What are the Types of Infused Coffee?

Table of Contents

Types of Infused Coffee

There are so many types of coffee makers on the market, no wonder people are confused and don’t know what to choose. Yet, if you think about it, most use the same two basic methods – infusion and boiling.

Infused coffee refers to steeping coffee grounds in water to extract all the flavors and aromas.

Drip Coffee - America’s Favorite Brew

Drip Coffee is the most popular type of coffee in the US and drip coffee makers are a staple of the American kitchen.

What many refer to as filter coffee is made with a simple enough machine. All you need to do is measure the water for the number of cups you want to make, add it to the reservoir where it is heated and forced into the filter cone where the coffee grounds are.

As the water makes its way through the grounds coffee starts dripping into the glass carafe and your eye-opener is ready to serve.

Tip: For a perfect brew you need to put two tablespoons of coffee grounds for 6 fl oz of water, to get a regular cup of coffee.

How to Make Coffee with a French Press

This is another popular and easy to use coffee maker and also among the most affordable machines you can get. You will have to heat the water yourself, though.

The coffee to water ratio is the same. Measure the coffee grounds and put them in the French Press, Meanwhile, heat enough water for how many cups you want to prepare.

The water shouldn’t be too hot or it will scorch the grounds, nor should it be too cold or your coffee will be weak and under-extracted. The best thing is to bring the water to the boiling point, remove it from the heat source, and let it cool down for one minute.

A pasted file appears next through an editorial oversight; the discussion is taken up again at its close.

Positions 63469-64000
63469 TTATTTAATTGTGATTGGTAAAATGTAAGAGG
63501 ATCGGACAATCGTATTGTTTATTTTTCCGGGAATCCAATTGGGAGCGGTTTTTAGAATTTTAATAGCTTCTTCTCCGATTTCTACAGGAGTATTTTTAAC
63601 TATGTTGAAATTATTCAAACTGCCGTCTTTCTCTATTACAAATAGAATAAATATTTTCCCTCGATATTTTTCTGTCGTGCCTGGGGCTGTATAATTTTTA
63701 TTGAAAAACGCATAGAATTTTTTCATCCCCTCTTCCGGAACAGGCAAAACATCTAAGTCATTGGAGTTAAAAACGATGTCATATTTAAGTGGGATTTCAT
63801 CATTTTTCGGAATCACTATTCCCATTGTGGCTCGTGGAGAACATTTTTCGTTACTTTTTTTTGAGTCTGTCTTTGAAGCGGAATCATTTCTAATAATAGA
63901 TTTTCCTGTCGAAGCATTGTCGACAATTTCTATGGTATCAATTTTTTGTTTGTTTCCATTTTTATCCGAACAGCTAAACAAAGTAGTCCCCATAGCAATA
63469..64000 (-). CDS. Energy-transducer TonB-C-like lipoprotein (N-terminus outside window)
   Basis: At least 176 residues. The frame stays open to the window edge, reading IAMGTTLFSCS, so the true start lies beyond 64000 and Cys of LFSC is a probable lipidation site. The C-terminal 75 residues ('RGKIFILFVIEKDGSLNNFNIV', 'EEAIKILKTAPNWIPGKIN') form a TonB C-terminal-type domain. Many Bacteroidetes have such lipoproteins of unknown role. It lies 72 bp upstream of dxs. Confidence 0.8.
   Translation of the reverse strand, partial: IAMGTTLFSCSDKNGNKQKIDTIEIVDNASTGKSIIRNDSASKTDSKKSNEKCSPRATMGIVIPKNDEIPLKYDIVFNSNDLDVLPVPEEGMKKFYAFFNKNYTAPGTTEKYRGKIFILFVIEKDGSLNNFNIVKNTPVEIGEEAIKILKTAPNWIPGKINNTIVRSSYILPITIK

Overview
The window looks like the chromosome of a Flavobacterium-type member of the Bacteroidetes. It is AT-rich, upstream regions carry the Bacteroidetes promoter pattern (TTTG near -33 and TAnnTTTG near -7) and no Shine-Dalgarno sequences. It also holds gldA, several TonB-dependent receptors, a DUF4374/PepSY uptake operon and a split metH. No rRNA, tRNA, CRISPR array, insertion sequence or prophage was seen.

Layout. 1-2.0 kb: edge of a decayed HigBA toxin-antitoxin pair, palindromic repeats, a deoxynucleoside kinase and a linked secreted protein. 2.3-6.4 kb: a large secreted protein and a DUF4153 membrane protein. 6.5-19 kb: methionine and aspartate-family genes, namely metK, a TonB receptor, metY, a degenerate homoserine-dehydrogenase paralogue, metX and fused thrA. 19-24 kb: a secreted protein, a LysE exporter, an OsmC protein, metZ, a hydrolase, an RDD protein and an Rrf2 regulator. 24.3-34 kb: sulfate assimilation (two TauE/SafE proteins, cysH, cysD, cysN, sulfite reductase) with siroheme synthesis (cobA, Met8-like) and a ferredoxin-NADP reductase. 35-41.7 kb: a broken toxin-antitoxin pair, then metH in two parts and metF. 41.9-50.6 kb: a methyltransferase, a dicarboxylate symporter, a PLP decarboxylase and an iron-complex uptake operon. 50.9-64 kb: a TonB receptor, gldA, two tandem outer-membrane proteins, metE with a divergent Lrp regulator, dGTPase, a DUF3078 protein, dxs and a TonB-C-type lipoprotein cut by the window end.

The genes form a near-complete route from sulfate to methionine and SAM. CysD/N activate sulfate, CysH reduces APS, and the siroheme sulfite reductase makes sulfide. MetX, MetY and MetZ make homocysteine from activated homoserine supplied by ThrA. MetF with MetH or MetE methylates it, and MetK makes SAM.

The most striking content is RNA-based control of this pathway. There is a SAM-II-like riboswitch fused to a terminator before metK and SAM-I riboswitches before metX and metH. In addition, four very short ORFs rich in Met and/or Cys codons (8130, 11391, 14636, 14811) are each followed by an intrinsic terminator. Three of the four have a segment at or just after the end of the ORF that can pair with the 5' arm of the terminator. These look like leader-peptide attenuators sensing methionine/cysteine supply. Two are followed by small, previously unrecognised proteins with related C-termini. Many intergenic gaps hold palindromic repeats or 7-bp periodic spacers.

Pour the water over the coffee grounds, close the lid of the French Press, and shake it vigorously. Let it simmer for four minutes then push the plunger down to filter out the coffee grounds. Now you can pour the coffee!

Tip: Experts recommend using a burr grinder for this type of coffee maker, as you want the grounds to be consistent in size and not too fine Very small, powdery particles can go through the filter creating a gunky sediment in your cup!

Some Like it Cold - The Art of Making Cold Brew

Cold brew is very different from traditional coffee as you use cold water. While hot water can extract the coffee molecules in a couple of minutes, cold water requires a lot of time for the same job.

If you want to taste a cup of cold brew in the morning, you will have to put it on before going to bed. Well, not exactly put it on as you do not put it on the stove or anything.

You will need a Mason jar for this type of brew. First, measure the coffee grounds. For this type of coffee, the ratio is one cup of coffee grounds to four cups of water at room temperature. Put both in the Mason jar, screw the cap on and place it in the fridge. Leave it to simmer for 12-14 hours and you will have a delicious cold brew waiting for you in the fridge.

Tip: Some people prefer to put a little more coffee to make the cold brew more concentrated. Keep in mind that if the brew is too strong you can cut it with a little cold water. Or hot water if you want to warm your brew.

No matter what sort of brewing method we use, deep down we are all the same and we all want good coffee! Which of these infusion methods you prefer is entirely up to you!

Share This Article

Sources